Philip VI of France
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|Philip VI the Fortunate|
|King of France (more...)|
|Reign||1 April 1328 – 22 August 1350|
|Coronation||29 May 1328|
|Spouse||Joan of Burgundy
Blanche of Navarre
|Issue||John II of France
Philip, Duke of Orléans
Joan of France
|House||House of Valois|
|Father||Charles, Count of Valois|
|Mother||Margaret, Countess of Anjou|
|Died||22 August 1350
Nogent-le-Roi, Eure-et-Loir, France
|Burial||Saint Denis Basilica|
Philip's reign was dominated by the consequences of a succession dispute. When King Charles IV the Fair died without a male heir in 1328, the nearest male relative was his nephew Edward III of England, who inherited his claim through his mother Isabella of France, the sister of the dead king. It was held in France, however, that Edward was ineligible to inherit the French throne through the female line according to the ancient Salic Law. At first, Edward seemed to accept Philip's accession as the nearest male relative of Charles IV descended through the male line, however he pressed his claim to the throne of France after a series of disagreements with Philip. The result was the beginning of the Hundred Years' War in 1337.
After initial successes at sea, Philip's navy was annihilated at the Battle of Sluys in 1340, ensuring that the war would occur on the continent. The English took another decisive advantage at the Battle of Crécy (1346), while the Black Death struck France, further destabilizing the country.
In 1349, Philip VI bought the Dauphiné from its ruined ruler Humbert II and entrusted the government of this province to his grandson Charles. Philip VI died in 1350 and was succeeded by his son John II the Good.
Accession to the throne
Little is recorded about Philip's childhood and youth, in large part because he was not of royal birth. Philip's father Charles, Count of Valois, the younger brother of King Philip IV of France, had striven throughout his life to gain a throne for himself, but was never successful. He died in 1325, leaving his eldest son Philip as heir to the counties of Anjou, Maine, and Valois.
In 1328, Philip's first cousin Charles IV died without a son, his widow Jeanne d'Évreux pregnant at the time of his death. Philip was one of the two chief claimants to the throne. The other was King Edward III of England, who was the late king's closest male relative through his mother Isabella, the late king's sister. The question arose of whether Isabella should have been able to transmit a claim that she herself did not possess. The assemblies of the French barons and prelates and the University of Paris decided that males who derive their right to inheritance through their mother should be excluded according to Salic Law. As Philip was the eldest grandson of Philip III of France through the male line, he became king instead of Edward, who was a matrilineal grandson of Philip IV of France and great-grandson of Philip III.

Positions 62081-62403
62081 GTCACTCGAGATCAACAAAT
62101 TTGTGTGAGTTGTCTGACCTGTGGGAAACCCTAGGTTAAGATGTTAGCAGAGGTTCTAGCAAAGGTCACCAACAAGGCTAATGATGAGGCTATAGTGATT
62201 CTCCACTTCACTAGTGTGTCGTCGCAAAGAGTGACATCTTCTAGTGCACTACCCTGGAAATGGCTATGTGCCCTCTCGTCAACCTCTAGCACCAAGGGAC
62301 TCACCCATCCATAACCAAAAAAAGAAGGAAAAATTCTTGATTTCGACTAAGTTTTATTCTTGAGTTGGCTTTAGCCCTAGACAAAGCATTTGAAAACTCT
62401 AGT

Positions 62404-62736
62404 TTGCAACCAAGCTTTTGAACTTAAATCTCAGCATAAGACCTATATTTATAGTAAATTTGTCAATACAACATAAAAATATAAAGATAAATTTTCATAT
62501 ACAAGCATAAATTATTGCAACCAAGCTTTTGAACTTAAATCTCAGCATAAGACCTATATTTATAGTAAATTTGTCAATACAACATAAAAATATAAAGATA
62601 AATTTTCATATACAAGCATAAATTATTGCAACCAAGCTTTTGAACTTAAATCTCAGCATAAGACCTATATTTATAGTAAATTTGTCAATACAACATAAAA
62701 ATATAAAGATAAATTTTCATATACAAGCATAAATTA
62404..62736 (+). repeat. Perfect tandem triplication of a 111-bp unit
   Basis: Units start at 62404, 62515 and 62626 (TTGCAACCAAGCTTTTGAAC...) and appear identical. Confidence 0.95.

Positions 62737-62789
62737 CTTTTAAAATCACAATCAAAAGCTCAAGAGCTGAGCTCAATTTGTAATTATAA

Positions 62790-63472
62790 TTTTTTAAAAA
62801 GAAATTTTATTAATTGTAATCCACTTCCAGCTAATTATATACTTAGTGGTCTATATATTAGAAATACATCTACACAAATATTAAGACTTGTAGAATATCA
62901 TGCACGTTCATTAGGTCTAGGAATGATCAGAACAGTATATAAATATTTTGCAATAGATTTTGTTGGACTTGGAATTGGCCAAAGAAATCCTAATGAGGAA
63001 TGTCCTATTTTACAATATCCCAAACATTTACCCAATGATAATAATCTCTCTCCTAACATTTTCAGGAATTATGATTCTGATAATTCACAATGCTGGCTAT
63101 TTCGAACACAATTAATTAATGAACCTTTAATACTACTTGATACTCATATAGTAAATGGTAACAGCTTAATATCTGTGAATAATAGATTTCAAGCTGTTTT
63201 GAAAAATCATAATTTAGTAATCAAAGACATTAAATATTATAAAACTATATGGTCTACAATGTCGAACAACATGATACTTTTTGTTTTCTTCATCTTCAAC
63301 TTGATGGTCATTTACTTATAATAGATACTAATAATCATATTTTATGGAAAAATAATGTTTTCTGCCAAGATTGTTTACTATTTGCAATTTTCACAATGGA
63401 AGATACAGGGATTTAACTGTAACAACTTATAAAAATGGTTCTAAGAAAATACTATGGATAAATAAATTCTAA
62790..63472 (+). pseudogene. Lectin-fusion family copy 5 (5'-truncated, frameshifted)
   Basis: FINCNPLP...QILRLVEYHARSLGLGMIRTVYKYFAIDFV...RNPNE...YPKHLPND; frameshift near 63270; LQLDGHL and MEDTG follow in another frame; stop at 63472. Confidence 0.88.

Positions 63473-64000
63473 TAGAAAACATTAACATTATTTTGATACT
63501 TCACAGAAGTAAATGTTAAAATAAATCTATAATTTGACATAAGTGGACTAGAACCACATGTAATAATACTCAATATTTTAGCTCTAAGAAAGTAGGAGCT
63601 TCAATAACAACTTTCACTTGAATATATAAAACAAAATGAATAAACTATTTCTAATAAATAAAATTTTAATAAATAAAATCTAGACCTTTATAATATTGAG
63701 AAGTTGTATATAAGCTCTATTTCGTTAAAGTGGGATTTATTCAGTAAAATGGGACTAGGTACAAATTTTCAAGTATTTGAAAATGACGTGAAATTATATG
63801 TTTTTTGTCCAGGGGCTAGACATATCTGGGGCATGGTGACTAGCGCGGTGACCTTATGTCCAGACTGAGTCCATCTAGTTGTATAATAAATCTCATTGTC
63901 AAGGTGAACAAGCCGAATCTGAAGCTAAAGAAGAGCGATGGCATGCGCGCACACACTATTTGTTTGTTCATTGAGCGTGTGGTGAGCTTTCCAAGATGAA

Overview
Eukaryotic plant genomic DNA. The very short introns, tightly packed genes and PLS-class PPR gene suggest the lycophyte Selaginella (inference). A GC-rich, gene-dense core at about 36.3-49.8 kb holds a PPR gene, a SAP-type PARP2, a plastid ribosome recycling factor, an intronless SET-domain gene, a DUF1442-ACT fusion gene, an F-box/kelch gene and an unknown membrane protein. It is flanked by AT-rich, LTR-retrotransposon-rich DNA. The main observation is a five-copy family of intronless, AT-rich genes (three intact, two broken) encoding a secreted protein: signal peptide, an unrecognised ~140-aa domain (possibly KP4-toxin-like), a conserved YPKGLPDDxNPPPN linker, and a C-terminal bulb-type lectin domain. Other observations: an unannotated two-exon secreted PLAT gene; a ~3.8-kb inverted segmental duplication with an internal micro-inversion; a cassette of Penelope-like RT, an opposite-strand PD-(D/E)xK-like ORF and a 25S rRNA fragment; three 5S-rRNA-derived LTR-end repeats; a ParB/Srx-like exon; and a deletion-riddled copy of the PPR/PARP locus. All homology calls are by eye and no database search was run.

During the period in which Charles IV's widow was waiting to deliver her child, Philip rose to the regency with support of the French magnates, following the pattern set up by Philip V's succession over his niece Joan II of Navarre. After Jeanne d'Évreux gave birth to a girl named Blanche, Philip was crowned as king on 29 May 1328 at the Cathedral in Reims.
The dynastic change had another consequence: Charles IV had also been King of Navarre but, unlike the crown of France, the crown of Navarre was not subject to Salic Law. Philip VI was neither the heir nor a descendant of Joan I of Navarre, whose inheritance (the kingdom of Navarre, as well as the counties of Champagne, Troyes, Meaux and Brie) had been in personal union with the crown of France almost 50 years and had long been administered by the same royal machinery established by Philip IV, the father of French bureaucracy. These counties were closely entrenched in the economic and administrative entity of the Crown lands of France, being located adjacent to Île-de-France. Philip, however, was not entitled to that inheritance; the rightful heiress was Louis X's surviving daughter, the future Joan II of Navarre, the heir general of Joan I of Navarre. Navarre thus passed Joan II, with whom Philip struck a deal regarding the counties in Champagne: she received vast lands in Normandy (adjacent to her husband Philip's fief in Évreux) in compensation, and he kept Champagne as part of the French crown lands.